Thomas Jefferson’s position on the ratification of the Constitution was pragmatically brilliant. He hoped that nine states would ratify the Constitution so that the new government, which he believed to be essential, could begin to operate. But he also hoped that four states would refuse to join in the new government until a bill of rights was secured.
In short, Jefferson wanted both the Constitution and the Bill of Rights.
By the time Virginia’s ratification convention was underway, eight other states had voted to ratify the new constitution. It was assumed that the ninth vote was inevitable, probably coming from New Hampshire.
Accordingly, Patrick Henry, a delegate to Virginia’s ratification convention, argued against ratifying the Constitution in Virginia in hopes that Virginia’s absence from the union would be of sufficient weight to force the new Congress to propose amendments—including a bill of rights.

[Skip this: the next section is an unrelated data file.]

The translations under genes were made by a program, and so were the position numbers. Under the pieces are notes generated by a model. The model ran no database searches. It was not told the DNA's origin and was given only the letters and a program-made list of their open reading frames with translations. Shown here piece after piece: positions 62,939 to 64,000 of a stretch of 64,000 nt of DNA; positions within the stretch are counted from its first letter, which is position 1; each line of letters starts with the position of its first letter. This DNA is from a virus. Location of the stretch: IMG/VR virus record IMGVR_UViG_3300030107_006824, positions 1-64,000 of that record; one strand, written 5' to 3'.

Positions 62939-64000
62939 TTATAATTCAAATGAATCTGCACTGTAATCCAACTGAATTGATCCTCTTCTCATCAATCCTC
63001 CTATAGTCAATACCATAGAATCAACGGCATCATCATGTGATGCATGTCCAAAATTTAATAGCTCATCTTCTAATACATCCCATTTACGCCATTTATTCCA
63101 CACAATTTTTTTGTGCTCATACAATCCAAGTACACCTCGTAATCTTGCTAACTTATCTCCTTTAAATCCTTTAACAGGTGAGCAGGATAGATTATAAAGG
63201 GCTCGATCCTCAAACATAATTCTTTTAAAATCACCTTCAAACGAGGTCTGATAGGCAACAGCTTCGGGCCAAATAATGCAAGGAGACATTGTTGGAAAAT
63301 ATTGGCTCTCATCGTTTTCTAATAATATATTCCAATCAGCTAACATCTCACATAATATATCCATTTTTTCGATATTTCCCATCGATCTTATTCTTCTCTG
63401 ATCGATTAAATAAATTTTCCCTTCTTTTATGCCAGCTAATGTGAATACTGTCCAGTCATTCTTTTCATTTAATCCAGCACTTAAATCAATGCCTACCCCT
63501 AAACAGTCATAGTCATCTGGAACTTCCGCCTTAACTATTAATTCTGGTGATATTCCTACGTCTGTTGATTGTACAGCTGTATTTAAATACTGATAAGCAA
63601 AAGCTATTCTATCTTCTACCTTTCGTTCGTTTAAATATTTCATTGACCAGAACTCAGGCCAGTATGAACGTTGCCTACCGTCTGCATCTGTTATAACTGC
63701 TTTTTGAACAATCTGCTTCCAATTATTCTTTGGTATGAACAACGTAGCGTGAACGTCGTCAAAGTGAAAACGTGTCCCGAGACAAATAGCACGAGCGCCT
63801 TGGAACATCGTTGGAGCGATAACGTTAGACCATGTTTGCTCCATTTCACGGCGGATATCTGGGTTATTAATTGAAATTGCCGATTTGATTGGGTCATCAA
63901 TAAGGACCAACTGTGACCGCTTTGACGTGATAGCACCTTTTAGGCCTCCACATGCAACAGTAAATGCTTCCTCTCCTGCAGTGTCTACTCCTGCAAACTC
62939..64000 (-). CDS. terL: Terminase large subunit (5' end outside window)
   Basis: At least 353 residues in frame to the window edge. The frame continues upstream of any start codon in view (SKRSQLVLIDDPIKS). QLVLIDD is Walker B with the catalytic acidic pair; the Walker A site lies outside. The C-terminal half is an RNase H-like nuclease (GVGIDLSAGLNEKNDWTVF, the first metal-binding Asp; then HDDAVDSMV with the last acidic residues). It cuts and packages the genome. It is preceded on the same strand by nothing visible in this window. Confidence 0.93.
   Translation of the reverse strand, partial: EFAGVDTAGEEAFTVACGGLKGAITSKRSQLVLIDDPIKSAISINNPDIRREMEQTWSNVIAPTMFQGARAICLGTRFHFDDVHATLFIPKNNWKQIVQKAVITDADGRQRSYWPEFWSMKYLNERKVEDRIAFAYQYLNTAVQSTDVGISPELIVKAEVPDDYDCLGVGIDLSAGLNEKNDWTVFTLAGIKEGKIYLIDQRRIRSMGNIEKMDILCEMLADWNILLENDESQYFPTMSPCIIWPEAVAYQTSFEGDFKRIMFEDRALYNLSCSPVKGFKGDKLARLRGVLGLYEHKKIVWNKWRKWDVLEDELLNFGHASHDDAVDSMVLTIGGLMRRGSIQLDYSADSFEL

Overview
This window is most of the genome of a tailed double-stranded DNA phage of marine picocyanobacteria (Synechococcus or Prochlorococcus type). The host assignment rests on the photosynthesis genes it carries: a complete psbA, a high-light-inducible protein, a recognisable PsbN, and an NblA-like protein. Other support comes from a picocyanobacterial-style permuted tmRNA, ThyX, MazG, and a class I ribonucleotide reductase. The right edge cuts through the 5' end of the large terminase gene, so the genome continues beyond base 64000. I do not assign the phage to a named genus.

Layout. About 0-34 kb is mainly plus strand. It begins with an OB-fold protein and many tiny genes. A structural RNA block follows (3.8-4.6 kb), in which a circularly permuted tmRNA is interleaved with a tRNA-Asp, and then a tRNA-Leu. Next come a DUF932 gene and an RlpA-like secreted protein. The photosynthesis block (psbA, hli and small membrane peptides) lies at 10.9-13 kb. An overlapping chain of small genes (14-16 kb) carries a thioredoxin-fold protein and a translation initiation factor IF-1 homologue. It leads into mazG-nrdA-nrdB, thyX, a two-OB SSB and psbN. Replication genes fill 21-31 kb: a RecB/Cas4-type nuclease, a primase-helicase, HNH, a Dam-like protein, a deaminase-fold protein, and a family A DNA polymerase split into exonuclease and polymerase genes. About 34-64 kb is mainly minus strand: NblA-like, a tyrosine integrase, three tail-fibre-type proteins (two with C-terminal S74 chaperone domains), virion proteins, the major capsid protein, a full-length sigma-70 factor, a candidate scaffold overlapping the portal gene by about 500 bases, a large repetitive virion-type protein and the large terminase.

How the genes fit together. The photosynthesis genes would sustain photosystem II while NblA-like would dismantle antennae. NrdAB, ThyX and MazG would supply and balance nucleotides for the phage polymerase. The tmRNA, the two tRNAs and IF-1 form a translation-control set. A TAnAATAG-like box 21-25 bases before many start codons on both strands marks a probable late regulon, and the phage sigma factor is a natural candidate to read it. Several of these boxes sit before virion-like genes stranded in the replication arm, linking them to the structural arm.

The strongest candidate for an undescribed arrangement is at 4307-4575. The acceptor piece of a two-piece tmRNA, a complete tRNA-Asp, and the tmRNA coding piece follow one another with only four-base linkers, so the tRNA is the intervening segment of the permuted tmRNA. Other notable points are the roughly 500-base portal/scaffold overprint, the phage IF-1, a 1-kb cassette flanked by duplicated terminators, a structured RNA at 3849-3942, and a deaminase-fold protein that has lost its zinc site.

Patrick Henry failed to defeat the Constitution in Virginia. But the vote was close enough that he secured the promise of James Madison to press the new government to adopt a bill of rights. As Virginia’s representative in the new Congress, Madison made good on his promise, and nearly single-handedly moved the Bill of Rights through Congress and out to the states for ratification.
I tell you this history not just because it is interesting in its own right, but to set the context for Patrick Henry’s arguments in favor of a written bill of rights. At the time, everyone agreed that human beings have rights that are gifts from God. But they disagreed on what basis the government is obligated to observe and defend those rights.
Those who opposed a written bill of rights contended that rights are implied in the law and history, and that by writing them down, we risk limiting them. But Patrick Henry argued that implied rights, based on logical inferences and historical precedent, are not sufficiently protected.
We should listen to the wisdom of Patrick Henry once again:
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